Cleanwater Nashville

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MWS hosts mobile workshop

Date added: 14-Dec-2015 08:18 AM

MWS hosts mobile workshopIn November 2015, Nashville was home to the National League of Cities 2015 Congress of Cities, and Metro Water Services (MWS) proudly hosted a contingent of the visiting municipal officials for a workshop about the Clean Water Nashville Overflow Abatement Program (Program).
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Smoke testing yields clues for system repair

Date added: 26-Aug-2015 07:35 AM

Smoke testing yields clues for system repairCLEAN WATER NASHVILLE USES A VARIETY OF TECHNIQUES to assess the condition of the underground sewer system. One of those techniques, smoke testing, is a low-tech method, but can be effective at identifying potential defects in the system.
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Natural setting shapes repair approach

Date added: 26-Aug-2015 07:33 AM

Natural setting shapes repair approachDAVIDSON COUNTY’S SURROUNDING environment is an ever-present factor in how the Clean Water Nashville Program plans construction repairs on aged and defective wastewater infrastructure.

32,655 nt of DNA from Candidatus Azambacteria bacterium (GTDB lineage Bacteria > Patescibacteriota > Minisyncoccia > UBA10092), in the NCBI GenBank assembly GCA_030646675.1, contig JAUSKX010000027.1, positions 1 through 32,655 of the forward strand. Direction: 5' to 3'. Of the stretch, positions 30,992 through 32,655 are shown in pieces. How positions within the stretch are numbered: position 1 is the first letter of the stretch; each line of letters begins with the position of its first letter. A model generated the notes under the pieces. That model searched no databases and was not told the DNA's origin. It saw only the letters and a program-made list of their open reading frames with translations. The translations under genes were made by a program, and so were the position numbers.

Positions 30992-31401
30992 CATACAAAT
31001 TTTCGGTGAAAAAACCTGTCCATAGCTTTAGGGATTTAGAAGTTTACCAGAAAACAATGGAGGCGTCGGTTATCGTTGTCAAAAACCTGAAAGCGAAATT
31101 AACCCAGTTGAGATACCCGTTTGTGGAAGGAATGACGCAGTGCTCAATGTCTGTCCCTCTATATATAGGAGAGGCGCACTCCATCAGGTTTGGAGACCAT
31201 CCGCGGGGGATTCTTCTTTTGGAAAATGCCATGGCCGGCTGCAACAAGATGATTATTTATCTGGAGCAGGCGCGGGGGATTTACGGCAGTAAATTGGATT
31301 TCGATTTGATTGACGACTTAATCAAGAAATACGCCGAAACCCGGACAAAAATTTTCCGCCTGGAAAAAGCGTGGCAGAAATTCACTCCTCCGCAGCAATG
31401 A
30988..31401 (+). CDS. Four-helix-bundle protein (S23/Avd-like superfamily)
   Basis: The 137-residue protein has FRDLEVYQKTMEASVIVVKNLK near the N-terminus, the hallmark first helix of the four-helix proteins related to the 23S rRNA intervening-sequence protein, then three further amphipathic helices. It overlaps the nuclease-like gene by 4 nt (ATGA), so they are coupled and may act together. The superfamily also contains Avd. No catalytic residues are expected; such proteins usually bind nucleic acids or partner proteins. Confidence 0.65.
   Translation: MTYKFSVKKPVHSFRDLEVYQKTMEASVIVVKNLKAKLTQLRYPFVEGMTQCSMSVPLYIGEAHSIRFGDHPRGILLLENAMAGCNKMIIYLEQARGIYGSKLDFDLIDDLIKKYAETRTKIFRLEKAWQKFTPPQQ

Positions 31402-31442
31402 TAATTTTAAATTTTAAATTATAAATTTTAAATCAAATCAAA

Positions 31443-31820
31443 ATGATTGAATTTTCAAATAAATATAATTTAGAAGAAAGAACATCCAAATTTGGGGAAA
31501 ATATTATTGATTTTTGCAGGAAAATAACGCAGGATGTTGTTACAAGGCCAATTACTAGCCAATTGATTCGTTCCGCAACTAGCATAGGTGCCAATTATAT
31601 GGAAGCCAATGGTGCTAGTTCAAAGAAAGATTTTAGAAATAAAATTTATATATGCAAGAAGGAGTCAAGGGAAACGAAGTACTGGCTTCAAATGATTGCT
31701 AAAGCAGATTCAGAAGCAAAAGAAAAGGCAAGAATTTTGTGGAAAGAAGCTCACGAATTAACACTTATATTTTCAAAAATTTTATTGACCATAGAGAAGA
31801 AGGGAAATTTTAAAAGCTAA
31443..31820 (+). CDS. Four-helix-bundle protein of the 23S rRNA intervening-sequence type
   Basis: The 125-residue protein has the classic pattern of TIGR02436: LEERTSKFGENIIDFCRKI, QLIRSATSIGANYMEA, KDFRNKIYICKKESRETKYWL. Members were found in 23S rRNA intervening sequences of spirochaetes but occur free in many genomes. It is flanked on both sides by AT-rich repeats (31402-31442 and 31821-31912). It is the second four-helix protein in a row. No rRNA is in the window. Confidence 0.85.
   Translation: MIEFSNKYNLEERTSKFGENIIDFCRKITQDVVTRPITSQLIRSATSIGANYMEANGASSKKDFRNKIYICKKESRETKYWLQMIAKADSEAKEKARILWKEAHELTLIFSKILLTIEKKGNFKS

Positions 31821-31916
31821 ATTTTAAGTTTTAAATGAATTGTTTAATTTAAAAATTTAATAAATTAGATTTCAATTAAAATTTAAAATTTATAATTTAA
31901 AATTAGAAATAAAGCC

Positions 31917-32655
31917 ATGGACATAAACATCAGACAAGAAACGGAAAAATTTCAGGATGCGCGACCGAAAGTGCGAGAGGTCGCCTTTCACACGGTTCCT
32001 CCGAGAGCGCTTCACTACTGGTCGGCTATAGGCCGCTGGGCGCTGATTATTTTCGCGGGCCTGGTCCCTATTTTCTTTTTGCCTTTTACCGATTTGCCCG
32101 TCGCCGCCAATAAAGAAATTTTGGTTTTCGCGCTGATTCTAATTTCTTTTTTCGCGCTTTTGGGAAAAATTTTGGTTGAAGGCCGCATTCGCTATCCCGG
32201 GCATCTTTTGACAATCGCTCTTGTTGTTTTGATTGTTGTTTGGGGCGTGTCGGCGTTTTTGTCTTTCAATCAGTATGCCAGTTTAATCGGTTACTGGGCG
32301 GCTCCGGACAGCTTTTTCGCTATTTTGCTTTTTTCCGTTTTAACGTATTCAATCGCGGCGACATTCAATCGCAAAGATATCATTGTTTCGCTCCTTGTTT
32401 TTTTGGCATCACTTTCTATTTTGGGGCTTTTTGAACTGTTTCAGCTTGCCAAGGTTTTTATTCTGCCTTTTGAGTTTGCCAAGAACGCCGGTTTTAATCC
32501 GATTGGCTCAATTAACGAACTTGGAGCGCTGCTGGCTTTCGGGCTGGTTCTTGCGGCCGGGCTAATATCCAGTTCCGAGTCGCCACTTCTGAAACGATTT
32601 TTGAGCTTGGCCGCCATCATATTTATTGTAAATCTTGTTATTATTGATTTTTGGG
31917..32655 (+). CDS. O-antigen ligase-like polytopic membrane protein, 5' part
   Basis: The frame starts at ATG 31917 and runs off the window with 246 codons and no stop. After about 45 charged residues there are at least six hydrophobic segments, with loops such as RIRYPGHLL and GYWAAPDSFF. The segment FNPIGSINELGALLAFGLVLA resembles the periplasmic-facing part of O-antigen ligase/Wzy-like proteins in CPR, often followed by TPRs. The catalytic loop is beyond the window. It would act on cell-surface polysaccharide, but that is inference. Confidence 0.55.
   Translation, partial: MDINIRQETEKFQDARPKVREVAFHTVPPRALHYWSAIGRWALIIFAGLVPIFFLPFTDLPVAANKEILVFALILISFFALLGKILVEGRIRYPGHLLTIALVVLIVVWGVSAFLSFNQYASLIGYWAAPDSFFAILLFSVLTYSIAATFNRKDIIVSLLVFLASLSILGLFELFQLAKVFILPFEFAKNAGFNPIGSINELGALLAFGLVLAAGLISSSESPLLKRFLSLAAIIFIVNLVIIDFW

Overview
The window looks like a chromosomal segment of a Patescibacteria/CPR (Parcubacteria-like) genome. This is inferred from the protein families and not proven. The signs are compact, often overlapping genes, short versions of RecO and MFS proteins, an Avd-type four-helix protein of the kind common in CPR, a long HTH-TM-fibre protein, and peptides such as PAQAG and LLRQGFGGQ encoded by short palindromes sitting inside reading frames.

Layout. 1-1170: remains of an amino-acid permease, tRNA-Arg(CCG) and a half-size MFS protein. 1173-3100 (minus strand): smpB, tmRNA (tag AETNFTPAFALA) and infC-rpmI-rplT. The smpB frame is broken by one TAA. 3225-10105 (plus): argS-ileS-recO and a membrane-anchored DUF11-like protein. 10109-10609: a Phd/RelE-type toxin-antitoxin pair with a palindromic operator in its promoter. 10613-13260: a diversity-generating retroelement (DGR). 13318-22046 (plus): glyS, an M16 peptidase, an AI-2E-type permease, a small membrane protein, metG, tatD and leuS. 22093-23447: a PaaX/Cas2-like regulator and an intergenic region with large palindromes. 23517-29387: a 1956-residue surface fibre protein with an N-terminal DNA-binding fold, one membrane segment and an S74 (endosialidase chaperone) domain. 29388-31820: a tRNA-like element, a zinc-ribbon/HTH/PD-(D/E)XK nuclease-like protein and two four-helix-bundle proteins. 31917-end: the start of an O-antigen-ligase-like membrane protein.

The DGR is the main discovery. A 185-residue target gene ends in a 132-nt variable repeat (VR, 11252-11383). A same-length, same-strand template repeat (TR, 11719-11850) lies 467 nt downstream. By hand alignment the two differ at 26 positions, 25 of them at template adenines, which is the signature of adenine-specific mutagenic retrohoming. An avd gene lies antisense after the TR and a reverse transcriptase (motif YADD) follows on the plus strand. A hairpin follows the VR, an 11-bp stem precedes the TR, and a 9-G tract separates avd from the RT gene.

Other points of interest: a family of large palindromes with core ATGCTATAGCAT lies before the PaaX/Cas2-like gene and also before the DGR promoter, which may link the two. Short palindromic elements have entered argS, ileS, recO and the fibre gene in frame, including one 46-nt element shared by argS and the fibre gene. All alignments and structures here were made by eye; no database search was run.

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East Nashville rehab projects continue in Inglewood and Jackson Park neighborhoods

Date added: 26-Aug-2015 07:31 AM

East Nashville rehab projects continue in Inglewood and Jackson Park neighborhoodsCOMPREHENSIVE SEWER SYSTEM RENEWAL throughout large areas of East Nashville and Inglewood continues with the start of the Shelby Park Rehabilitation—Area 4—Brush Hill Road project.
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Driftwood Equalization Facility modifications completed, doubling facility's capacity

The Driftwood Equalization Facility, located on the eastern edge of downtown Nashville, off of Hermitage Avenue on Visco Drive, has been modified to store an additional 3.2 million gallons of combined sewage during peak rain events. This project is a means of reducing or eliminating wet weather overflows during major rain events.

By raising the concrete walls at Driftwood’s open storage facility and installing six new weir gates, CWN has doubled water detention capacity to almost 7 million gallons.

The added capacity is a significant achievement for Cumberland River water quality. Before expansion, the facility experienced an average of six combined sewer overflows (CSOs) into the Cumberland each year. The newly expanded facility is now large enough that hydraulic models project zero CSOs in a typical rainfall year. With the improvement to Driftwood and the recent elimination of CSO discharge locations at Broadway and Van Buren, Nashville has substantially reduced overflows into the Cumberland.